• Role of Hematite Formation on Blister Generation during High Temperature Oxidation of Steel

    pp. 352-358

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    DOI:10.2355/tetsutohagane.100.352

    Blistering is a phenomenon in which oxide scale swells during oxidation at high temperatures. Blistered scale causes surface defects in steel products during hot-rolling processes. The present study investigated the effect of oxygen and the scale layer structure on blister initiation when steel is oxidized at high temperatures, and the mechanism of blister formation is discussed. The following conclusions are drawn. Blisters are not formed when the scale is a wustite mono-layer, but start to nucleate when the scale layer structure changes from the wustite mono-layer to a three-layered scale comprised of hematite (Fe2O3), magnetite (Fe3O4), and wustite (FeO). The compressive stress in the oxide scale that is applied due to the oxide scale growth is largely released when scale layer structure changes from the wustite mono-layer to the three-layered scale. This result suggests that the compressive stress is not the main factor for blister initiation. It is deduced that the pressure of the CO, CO2, and N2 gases generated at the scale/steel interface is the main factor for blister formation. The hematite layer on the top surface of scale presumably acts as a barrier of gas permeability.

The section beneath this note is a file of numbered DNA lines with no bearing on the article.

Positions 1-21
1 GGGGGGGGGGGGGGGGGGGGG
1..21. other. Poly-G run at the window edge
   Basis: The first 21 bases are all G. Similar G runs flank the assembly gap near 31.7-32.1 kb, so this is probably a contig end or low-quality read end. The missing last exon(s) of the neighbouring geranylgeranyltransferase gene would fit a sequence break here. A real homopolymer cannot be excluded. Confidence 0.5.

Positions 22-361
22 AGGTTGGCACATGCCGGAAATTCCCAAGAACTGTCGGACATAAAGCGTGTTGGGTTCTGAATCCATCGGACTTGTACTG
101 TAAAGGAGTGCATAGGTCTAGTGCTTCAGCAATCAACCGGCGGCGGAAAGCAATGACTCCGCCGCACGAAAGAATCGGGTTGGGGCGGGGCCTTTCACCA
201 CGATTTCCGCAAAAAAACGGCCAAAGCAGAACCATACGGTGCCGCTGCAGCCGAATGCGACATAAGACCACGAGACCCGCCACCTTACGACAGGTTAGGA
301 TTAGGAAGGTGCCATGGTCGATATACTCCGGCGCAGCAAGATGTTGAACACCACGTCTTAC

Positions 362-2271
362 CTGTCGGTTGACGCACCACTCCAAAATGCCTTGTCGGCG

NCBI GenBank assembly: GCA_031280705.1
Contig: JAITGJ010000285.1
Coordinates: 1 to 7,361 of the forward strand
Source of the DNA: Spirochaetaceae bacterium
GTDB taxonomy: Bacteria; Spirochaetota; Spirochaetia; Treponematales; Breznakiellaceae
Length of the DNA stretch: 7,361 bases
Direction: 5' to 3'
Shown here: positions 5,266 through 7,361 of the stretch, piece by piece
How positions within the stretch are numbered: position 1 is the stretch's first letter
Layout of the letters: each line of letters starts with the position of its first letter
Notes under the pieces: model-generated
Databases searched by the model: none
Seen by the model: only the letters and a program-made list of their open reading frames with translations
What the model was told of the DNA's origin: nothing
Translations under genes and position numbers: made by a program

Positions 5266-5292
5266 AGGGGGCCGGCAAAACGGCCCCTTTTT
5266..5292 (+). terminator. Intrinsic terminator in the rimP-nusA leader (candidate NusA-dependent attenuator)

• Resistance of Hydrogen Embrittlement on Hot-Sheared Surface during Die-Quench Process

    pp. 359-365

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    DOI:10.2355/tetsutohagane.100.359

    This study investigated resistance of hydrogen embrittlement on a hot-sheared surface of die-quenched steel sheets. The specimens were sheared at 750 °C and 650 °C after austenitization, and then quenched by water cooling. Additionally, the specimens were cathodically hydrogenized for 48 hours to accelerate cracking by hydrogen embrittlement. This sequence resulted in the residual tensile stress of over 1 GPa on the sheared surface and hydrogen concentration of about 1.5 ppm. Despite these severe conditions, cracking by hydrogen embrittlement was not observed. The state of micro-structure in the vicinity of the sheared surface might cause this high resistance against cracking. Indeed, sub-micron grained ferrite or deformed uncertain soft and hard phases, which might be more ductile than martensite, were observed around the sheared surface.